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Its nighttime in 1960’s Luanda, and the city’s indígenas are starting to crowd the social clubs that have popped up on the outskirts of the city. The danceable rhythms heard at places like Maxinde or Giro-Giro even draw out the occasional Portuguese colonists from the comforts of the city center.  Crowds throng as the musicians begin to play the festive, exuberant dance music known to residents of Luanda as semba.

The music which captivated Angola’s capitol came about as rural folk songs collided with Cuban rumbas and Brazilian music heard on the radio. Bands like Ngola Ritmos first pioneered semba in the 1940’s, founding a musical form which celebrated native Angolan culture. By the 1970’s Luanda had tripled in population, spurring the development of the musseques, makeshift neighborhoods built from scrap materials by recent arrivals to the city. It was here that semba became inextricably tied to “angoladade,” a burgeoning nationalist cultural sensibility which sought to distance itself from Portuguese identity in the midst of the Angolan rebellion against Portugal.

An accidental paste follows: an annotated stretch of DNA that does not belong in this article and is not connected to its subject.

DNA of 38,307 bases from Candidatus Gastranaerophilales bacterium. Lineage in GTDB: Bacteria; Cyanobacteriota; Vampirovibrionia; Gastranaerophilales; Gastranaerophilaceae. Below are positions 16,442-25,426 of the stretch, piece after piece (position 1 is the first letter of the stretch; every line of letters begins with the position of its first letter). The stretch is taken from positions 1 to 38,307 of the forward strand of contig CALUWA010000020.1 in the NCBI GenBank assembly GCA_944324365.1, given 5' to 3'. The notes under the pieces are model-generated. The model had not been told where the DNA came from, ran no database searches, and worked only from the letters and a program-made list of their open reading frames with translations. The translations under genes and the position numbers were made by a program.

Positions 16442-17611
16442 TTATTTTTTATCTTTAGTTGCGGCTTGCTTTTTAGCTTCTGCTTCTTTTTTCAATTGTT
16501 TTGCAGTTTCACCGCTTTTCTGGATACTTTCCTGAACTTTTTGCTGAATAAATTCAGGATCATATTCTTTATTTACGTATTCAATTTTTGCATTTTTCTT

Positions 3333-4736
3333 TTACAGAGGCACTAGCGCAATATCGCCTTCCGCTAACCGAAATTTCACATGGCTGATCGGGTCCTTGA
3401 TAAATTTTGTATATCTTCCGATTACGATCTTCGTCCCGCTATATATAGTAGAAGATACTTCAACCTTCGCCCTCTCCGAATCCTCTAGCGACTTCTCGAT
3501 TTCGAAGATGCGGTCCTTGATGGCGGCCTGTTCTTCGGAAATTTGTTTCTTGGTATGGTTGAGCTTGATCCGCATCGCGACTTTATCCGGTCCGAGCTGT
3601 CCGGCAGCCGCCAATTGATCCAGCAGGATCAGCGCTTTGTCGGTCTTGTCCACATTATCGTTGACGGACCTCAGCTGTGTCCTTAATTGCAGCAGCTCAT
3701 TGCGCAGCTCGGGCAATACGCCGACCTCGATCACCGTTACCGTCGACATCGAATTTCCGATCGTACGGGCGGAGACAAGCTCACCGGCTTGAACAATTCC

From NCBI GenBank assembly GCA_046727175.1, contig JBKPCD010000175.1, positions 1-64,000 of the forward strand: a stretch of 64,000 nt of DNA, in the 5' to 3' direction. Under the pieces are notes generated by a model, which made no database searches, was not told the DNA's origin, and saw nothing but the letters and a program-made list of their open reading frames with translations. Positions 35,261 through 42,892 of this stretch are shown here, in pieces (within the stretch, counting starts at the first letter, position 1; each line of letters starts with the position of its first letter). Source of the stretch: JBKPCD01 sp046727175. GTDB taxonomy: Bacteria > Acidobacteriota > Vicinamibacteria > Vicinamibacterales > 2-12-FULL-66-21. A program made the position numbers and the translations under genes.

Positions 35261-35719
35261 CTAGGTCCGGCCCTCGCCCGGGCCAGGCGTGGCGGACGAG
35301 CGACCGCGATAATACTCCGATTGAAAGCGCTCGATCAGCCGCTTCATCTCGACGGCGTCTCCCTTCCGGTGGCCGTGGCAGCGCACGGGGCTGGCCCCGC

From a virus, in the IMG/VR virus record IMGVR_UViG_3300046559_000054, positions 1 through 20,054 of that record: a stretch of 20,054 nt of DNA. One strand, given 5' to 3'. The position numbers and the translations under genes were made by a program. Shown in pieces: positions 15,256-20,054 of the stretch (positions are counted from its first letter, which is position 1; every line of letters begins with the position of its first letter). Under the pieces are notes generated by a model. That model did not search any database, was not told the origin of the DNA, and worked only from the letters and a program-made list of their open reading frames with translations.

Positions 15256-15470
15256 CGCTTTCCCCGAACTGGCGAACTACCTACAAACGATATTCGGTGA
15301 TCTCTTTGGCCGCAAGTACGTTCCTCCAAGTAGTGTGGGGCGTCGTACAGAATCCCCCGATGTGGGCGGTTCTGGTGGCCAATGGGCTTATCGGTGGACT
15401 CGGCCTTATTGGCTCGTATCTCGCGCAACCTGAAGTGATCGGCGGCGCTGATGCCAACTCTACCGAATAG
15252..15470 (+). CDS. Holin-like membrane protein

Under the rule of the self-identified corporate fascist Antonio Salazar, Portugal was able to retain colonies long after other Western powers had submitted to the worldwide decolonization movement. In 1961, two different nationalist liberation parties open fronts against Portuguese authority. As the state was kept busy fighting the rebellion in the rural areas, the Golden Age of Angolan music developed in Luanda’s musseques where European influence was minimal. In 1975, the corporate fascist state was overturned by a military coup in Portugal,  effectively ending the rebellion in favor of the Angolans. Unfortunately, the subsequent civil war brought an abrupt end to Angola’s musical renaissance as the political forces controlling Luanda, threatened by the popularity of the semba players, brutally eliminated the country’s most popular musicians, including many of the artists featured on this playlist.